To return to my rant....
Don't get me wrong, I enjoyed Shabanu thoroughly. She's a feisty heroine, worthy of admiration. Yet she falls into the stereotypical role most Western writers depict for Arabic women: forced marriage and a life of subservience to men. The West insists on seeing the veil as a sign of oppression; for some it is. Yet many Arab women see it as just the opposite: freedom. Freedom from being viewed as a sexual object, freedom from being judged based on looks.
I talked to several of my students in Egypt who had made the decision to cover. All of them expressed deepest satisfaction with their decision and what it meant to them in their relationship to God and those around them.
This is not to deny the horrors inflicted upon many in the name of religion, but to insist that the realities are far more varied and nuanced than most in the West realize. My 11th graders read The Kite Runner eagerly, but it was almost as exotic to them as it is to American teens. These young men and women ate at Pizza Hut, listened to the latest groups hot from America, dressed in the latest fashions, many of them shockingly revealing to my middle-aged eyes. I will never forget my favorite student, Zeina, who stood up to the boys and gave as good as she got in every debate, taking second seat to none. She was unusual only in her eloquence, not her attitude. She's now attending University in Cairo, with plans to do graduate work in Europe. How oppressed!
Shabanu's life is every bit as alien to her as it would be to an Arab American teen at your local high school. Yet aside from Randa Abdel-Fattah's Does My Head Look Big in This? there is a paucity of modern YA fiction showing the average life of an Arabic/Islamic teen in America (and even that one is set in Australia!).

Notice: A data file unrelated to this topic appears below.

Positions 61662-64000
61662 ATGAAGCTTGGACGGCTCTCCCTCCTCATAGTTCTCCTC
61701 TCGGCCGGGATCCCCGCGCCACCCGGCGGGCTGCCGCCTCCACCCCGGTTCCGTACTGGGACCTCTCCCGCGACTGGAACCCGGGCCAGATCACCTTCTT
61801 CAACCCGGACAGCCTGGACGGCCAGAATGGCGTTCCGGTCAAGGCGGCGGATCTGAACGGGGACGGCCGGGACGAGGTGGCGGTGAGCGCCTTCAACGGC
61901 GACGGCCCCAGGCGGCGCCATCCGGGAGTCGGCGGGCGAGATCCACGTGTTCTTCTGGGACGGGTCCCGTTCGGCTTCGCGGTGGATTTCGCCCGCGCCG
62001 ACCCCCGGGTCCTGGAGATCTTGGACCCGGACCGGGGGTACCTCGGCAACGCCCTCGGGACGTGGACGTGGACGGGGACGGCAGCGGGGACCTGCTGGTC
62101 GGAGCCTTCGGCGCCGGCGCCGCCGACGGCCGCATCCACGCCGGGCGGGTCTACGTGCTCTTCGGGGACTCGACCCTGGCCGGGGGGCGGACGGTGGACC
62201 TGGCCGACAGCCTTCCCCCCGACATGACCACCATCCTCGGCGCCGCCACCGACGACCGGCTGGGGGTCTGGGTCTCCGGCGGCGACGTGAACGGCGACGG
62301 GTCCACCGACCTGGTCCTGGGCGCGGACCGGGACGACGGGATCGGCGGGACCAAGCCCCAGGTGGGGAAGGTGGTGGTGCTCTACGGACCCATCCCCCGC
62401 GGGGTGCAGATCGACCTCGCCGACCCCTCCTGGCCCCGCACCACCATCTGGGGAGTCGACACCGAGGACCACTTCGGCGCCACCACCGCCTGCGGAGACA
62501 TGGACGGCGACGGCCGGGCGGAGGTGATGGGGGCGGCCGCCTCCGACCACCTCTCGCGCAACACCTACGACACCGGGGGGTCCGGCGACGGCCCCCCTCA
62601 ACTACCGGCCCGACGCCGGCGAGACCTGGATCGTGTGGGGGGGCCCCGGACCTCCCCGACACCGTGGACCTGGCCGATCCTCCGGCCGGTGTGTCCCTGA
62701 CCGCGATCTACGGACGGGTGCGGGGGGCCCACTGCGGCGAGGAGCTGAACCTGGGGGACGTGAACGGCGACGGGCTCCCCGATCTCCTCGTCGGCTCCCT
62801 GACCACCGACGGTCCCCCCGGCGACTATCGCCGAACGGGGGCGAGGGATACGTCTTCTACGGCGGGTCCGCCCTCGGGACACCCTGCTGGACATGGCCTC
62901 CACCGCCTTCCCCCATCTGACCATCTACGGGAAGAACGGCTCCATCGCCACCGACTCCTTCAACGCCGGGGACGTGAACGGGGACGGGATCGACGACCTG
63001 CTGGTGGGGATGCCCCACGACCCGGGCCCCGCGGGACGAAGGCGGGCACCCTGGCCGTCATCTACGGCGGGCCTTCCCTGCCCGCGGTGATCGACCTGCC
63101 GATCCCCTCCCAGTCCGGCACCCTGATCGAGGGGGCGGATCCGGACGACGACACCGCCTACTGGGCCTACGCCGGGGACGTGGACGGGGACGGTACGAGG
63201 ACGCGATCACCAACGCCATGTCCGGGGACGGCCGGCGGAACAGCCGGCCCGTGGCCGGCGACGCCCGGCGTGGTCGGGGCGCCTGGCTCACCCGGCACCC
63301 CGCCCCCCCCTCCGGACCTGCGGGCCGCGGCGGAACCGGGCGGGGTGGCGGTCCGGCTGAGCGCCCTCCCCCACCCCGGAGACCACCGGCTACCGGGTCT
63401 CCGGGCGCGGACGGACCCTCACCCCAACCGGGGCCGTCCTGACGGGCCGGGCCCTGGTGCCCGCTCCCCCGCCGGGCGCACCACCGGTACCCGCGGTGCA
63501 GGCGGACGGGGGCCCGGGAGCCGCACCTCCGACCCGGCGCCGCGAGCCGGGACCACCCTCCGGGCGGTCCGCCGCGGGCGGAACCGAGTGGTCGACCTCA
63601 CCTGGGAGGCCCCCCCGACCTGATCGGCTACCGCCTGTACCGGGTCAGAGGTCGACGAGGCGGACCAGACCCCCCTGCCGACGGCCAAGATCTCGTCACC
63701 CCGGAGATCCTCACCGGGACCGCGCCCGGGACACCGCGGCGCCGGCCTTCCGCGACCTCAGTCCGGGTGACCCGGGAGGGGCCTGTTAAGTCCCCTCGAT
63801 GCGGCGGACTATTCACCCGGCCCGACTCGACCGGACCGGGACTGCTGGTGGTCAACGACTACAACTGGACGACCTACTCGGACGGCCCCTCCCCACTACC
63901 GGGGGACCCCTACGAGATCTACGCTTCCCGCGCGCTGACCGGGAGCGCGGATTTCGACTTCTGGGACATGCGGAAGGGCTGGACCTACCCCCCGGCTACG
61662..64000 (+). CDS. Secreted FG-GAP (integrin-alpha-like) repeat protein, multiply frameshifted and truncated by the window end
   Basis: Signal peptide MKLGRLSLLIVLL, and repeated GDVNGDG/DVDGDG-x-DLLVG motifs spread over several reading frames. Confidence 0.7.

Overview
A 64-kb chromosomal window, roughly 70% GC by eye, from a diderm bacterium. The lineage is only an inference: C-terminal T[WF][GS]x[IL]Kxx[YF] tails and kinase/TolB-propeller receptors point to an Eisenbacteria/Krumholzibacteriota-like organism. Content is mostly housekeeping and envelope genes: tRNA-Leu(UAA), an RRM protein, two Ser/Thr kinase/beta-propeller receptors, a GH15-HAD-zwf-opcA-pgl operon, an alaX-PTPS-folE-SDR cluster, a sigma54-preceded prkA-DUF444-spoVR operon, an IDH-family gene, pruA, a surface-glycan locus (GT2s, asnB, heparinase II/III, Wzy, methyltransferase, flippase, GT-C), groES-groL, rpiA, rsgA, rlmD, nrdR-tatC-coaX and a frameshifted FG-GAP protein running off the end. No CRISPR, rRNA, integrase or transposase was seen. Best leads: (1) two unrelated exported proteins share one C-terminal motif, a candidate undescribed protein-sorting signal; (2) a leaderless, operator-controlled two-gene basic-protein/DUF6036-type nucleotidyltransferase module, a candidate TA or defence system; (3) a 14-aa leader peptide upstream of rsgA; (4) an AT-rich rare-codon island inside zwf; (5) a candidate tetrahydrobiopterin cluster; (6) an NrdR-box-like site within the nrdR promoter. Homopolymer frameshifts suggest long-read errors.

Never mind the importance of seeing one's self mirrored in one's reading. This is about educating our students and the public-at-large. It's about confonting stereotypes and putting a human face on "the enemy." The argument to the ignorant statement that Obama is Muslim should be not, "No, he's not," but a puzzled, "So?"
Ex-English teacher and librarian that I am, I believe literature can transform lives and change minds. By imaginatively experiencing other lives and modes of thought, students (and adults!) gain familiarity with the foreign and recognize the humanity in us all, regardless of differences.
More importantly, I hope we start seeing more fiction depicting Islamic/Arabic life in America. Multi-culturalism is not globalism, and we tend to confuse the two. I was guilty of this myself until I attended an excellent multicultural workshop last month, which I'll blog about next.
We can't keep handing students Shabanu or McCormick's excellent Sold, and think we're doing our job. As well-written as they are, they are only one perspective, and they are not about Arabic life in America.
In addition to the article I'm working on (however slowly!), I'm compiling a list (however short) of Arabic/Islamic-themed fiction that moves beyond the stereotypes. If you know of any, please post to the comments, and I'll post a 'completed' list soon.
This is a discussion I hope we can develop and continue.